A panel of 91 historians and executive branch experts at C-SPAN have decided that former President Barack Obama is the 12th-best president in American history.
In the list of 43 former commanders-in-chief, Obama is wedged right under former President Woodrow Wilson, a Democrat, and right above former President James Monroe, who was a member of the Democratic-Republican Party founded by former Presidents Thomas Jefferson and James Madison.
Former President Abraham Lincoln has earned the No. 1 spot since 2000, when C-SPAN conducted its first Historians Survey of Presidential Leadership.
According to a network press release, the experts who participated in the survey were asked to rank the former presidents on a scale of one-to-10 on 10 different “qualities of presidential leadership,” which included “moral authority,” “crisis leadership,” “economic management” and “relations with Congress,” among other things.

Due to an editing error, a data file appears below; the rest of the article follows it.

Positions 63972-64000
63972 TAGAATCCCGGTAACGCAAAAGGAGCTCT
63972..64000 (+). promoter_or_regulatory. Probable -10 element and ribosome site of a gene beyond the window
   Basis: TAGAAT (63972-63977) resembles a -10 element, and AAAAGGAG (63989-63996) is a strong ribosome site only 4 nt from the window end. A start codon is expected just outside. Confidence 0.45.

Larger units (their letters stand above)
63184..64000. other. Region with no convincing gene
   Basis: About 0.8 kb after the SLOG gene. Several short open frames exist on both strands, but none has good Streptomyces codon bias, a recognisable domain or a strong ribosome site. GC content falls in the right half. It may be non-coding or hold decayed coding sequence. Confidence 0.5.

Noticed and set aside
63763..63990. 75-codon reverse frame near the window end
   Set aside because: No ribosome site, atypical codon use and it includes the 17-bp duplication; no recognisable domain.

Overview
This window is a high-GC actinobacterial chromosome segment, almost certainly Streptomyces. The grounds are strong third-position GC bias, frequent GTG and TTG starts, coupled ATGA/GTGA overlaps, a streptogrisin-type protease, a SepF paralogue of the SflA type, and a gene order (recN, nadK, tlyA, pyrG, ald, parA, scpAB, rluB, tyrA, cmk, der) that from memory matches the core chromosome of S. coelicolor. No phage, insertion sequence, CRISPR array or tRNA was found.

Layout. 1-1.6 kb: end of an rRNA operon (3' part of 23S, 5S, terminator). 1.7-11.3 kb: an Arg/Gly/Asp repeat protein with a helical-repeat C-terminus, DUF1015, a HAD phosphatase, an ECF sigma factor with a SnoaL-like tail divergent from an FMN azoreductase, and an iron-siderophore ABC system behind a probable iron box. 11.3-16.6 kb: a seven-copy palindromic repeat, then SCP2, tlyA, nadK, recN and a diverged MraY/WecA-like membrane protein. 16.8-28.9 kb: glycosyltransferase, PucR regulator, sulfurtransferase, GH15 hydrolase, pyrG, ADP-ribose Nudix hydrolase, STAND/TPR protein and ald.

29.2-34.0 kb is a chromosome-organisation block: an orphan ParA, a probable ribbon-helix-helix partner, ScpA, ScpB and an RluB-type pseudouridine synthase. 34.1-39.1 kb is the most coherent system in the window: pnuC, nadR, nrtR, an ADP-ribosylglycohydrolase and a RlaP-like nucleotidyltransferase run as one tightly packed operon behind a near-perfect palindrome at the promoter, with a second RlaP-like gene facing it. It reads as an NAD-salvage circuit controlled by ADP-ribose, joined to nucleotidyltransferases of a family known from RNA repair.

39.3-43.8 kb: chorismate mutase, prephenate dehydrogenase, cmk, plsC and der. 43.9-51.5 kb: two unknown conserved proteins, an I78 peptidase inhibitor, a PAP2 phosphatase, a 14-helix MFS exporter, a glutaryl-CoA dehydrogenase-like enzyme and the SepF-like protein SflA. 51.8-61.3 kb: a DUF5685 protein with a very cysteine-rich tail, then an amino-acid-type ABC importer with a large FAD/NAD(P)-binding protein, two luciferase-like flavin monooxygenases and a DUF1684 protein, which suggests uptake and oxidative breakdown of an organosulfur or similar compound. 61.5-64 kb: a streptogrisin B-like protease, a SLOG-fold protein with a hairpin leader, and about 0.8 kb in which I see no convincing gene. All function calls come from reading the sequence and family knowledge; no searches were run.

“Once again the Big Three are Lincoln, Washington and FDR — as it should be,” presidential historian Douglas Brinkley of Rice University in Houston said, adding, “That Obama came in at No. 12 his first time out is quite impressive.”
But not everyone on the panel felt that way about the most recent ex-president. Howard University historian Edna Greene Medford, who participated in the survey, thought Obama deserved a higher ranking on the list.
“Although 12th is a respectable overall ranking,” she said, “one would have thought that former President Obama’s favorable rating when he left office would have translated into a higher ranking in this presidential survey.”
“But, of course, historians prefer to view the past from a distance,” she admitted, “and only time will reveal his legacy.”
When he left the White House on Jan. 20, Obama’s approval rating was slightly above 57 percent, according to the RealClearPolitics polling averages.
While Obama greatly outranks former President George W. Bush (No. 33) and surpasses fellow Democratic President Bill Clinton (No. 15), he was unable to best former President Ronald Reagan (No. 9), a darling of the Republican Party.
It is worth noting, given President Donald Trump’s affinity for former President Andrew Jackson, whose portrait hangs next to the Resolute desk in the Oval Office, that the 19th century populist has plunged five places since 2009, from 13th to 18th.